Be forewarned: this piece is not nearly as DomestiTechy as much as it is future- and forward- leaning. It was prompted by the last piece about the savings and costs of more artificial intelligences in our daily lives. After I hit publish, I thought back to an article that I really enjoyed in The Sydney Morning Herald this past September: “The modern phenomenon of nonsense jobs” (though the way the title appears in the browser’s tab is better). In it, David Graeber, a professor at the London School of Economics, asks why, despite monumental advances in technology, haven’t we achieved the 15-hour work week anticipated by John Maynard Keynes in 1930. His answer: the rise of “bullshit jobs.” What can I possibly say after something like that other than “Go read the piece. It’s worth it.”
3D printing is one of those technologies that I am fascinated by but have yet to find a practical day-to-day application for (read: I do not need another flat surface on which to pile and eventually accumulate so much paper that it is disturbingly reminiscent of a hoarder). As I continue to follow the technology, though, one of the applications that really resonates with me is printed foods. While I already consume more than enough processed foods, 2013 has been a pretty big year for movement in this space and I wonder what the remainder of the year (and 2014) will hold.
I came across a great image from the August 1925 issue of Popular Science yesterday: it is a full page illustration of “How You May Live and Travel in the City of 1950.” I am sharing it because it highlights the perils of imagining a future…a peril to which I am rather prone. Continue reading
I am not sure how it happened but I stumbled across Kyle Chayka’s article “‘Farmscrapers’ could turn future cities green” over at Salon the other day. Despite the scale of architect Vincent Callebaut‘s “Asian Cairns” concept, I focused more on the (re)integration of agriculture back into our lives. In many ways, it is surprising that this re-integration is not more common: it seems to be easy, the cost of food (particularly fresh fruits and vegetables) is on the rise, and some industrial farming practices seem to incur significant environmental costs (e.g., colony collapse disorder). I walk out of this meandering thought wondering what might it look like when an ancient technology like agriculture gets more seamlessly integrated into our modern lives.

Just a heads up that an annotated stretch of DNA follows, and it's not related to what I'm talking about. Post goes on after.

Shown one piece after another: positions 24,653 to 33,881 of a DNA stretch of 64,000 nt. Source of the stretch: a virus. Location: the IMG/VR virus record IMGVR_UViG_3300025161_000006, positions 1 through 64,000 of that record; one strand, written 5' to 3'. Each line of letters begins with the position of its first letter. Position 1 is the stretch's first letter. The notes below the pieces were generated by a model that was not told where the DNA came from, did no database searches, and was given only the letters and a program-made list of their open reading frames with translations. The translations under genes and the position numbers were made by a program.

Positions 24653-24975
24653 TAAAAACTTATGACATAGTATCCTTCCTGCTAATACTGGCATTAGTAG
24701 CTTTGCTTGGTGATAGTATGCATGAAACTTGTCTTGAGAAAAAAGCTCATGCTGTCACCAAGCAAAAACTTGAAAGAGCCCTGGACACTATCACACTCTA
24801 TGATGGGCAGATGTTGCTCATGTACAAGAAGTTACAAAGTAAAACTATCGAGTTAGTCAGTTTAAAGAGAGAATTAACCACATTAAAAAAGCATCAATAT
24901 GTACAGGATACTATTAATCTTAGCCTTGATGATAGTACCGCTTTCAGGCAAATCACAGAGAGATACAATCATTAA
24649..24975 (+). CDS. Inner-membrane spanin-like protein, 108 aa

I have been thinking about Genevieve Bell’s recent statement: “Smartphones only got interesting when people stopped thinking of them as phones.” for the past couple days. This evening, while browsing Reddit, I came across a link to Dominic Wilcox’s “No Place Like Home GPS Shoes.” Now, the shoes definitely remain shoes…but Wilcox’s prototype is interesting in that it put existing technologies into a familiar form with an innovative result.
Despite the numerous questions that we all had upon leaving Prometheus (perhaps best covered in this video by the guys over at Red Letter Media), the idea of mapping space in three dimensions in real time was pretty cool. The funny thing is that research in this area at MIT predated the movie, and remains active. What surprised me, though, was when I watched the video for Occipital’s Structure Sensor, which aims to bring the technology into the commercial space….and began thinking about the larger issue of augmented reality.
Two articles crossed my radar screen today that I thought were interesting. The first essentially killed an article on (the perceived necessity of) smart watches that I was drafting (lesson learned: write faster) and the second, on human-robotic interaction, is spurring me to organize some thoughts about robots (beyond the Roomba) that have been swirling around for a bit. So, in case you are looking for a couple tl;dr summaries to read before calling it a day, here you go.
The rapid advance of microcopters is one of those trends that I watch with a certain amount of curiosity and envy. I find them interesting is because, despite their small size, folks are doing interesting things to make them increasingly capable and versatile. As with a lot of the technologies that we look here at Domestitech, the very near future is likely to be an interesting convergence of ancillary and complementary technologies as well as a morass of policy and security concerns. Continue reading